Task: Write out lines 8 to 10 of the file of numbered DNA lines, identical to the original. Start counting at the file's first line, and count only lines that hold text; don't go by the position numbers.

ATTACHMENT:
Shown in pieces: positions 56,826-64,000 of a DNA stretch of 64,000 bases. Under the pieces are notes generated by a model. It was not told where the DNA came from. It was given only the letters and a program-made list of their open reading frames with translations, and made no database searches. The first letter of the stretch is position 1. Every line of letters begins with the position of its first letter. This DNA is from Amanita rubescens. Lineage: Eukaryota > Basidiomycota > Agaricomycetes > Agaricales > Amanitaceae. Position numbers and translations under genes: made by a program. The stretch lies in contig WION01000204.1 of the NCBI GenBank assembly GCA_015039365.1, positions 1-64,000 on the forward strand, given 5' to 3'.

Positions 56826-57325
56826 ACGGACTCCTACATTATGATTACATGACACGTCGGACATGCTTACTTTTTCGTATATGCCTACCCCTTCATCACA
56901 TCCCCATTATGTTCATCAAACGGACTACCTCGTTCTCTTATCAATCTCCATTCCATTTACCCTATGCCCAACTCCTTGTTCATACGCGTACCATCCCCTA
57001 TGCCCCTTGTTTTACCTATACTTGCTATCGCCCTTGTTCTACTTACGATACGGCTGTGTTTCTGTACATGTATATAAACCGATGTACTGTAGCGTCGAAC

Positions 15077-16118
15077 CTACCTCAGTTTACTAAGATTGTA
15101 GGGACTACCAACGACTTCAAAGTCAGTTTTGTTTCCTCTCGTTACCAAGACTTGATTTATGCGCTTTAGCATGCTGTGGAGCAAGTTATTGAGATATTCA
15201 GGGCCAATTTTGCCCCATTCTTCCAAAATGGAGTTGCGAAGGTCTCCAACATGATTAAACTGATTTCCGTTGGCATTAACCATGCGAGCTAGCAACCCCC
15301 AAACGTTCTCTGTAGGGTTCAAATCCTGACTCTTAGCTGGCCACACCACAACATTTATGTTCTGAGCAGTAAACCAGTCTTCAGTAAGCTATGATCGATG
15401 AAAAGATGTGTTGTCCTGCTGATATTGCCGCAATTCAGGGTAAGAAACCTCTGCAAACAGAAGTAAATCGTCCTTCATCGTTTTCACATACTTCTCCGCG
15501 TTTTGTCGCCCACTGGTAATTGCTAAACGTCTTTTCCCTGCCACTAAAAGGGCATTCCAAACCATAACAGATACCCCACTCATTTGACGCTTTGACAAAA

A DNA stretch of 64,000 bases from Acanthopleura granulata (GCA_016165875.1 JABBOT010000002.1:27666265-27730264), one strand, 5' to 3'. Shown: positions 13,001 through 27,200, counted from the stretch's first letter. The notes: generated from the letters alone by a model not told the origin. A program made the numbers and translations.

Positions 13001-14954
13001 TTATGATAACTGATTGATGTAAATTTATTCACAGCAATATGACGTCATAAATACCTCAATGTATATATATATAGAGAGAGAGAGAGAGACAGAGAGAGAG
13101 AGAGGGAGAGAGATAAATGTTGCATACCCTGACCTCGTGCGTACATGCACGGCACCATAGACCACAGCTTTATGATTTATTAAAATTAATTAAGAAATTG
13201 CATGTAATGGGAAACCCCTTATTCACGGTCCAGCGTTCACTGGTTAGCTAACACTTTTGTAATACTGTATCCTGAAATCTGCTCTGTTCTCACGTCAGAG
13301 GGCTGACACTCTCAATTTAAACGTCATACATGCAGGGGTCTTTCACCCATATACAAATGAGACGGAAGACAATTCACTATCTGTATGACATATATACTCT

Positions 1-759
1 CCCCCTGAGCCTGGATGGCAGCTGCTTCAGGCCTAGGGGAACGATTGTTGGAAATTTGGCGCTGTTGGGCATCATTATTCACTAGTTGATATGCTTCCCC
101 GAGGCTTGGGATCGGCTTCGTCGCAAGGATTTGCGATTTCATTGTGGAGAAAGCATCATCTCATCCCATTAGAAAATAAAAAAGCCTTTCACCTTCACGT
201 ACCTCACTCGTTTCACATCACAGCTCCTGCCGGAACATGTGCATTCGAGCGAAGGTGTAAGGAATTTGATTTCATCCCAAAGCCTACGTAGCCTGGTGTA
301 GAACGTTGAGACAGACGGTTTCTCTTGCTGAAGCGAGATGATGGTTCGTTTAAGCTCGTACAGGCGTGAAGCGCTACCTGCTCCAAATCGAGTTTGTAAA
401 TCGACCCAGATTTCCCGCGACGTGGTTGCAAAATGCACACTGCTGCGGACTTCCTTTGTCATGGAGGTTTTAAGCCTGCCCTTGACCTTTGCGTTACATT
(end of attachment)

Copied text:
15101 GGGACTACCAACGACTTCAAAGTCAGTTTTGTTTCCTCTCGTTACCAAGACTTGATTTATGCGCTTTAGCATGCTGTGGAGCAAGTTATTGAGATATTCA
15201 GGGCCAATTTTGCCCCATTCTTCCAAAATGGAGTTGCGAAGGTCTCCAACATGATTAAACTGATTTCCGTTGGCATTAACCATGCGAGCTAGCAACCCCC
15301 AAACGTTCTCTGTAGGGTTCAAATCCTGACTCTTAGCTGGCCACACCACAACATTTATGTTCTGAGCAGTAAACCAGTCTTCAGTAAGCTATGATCGATG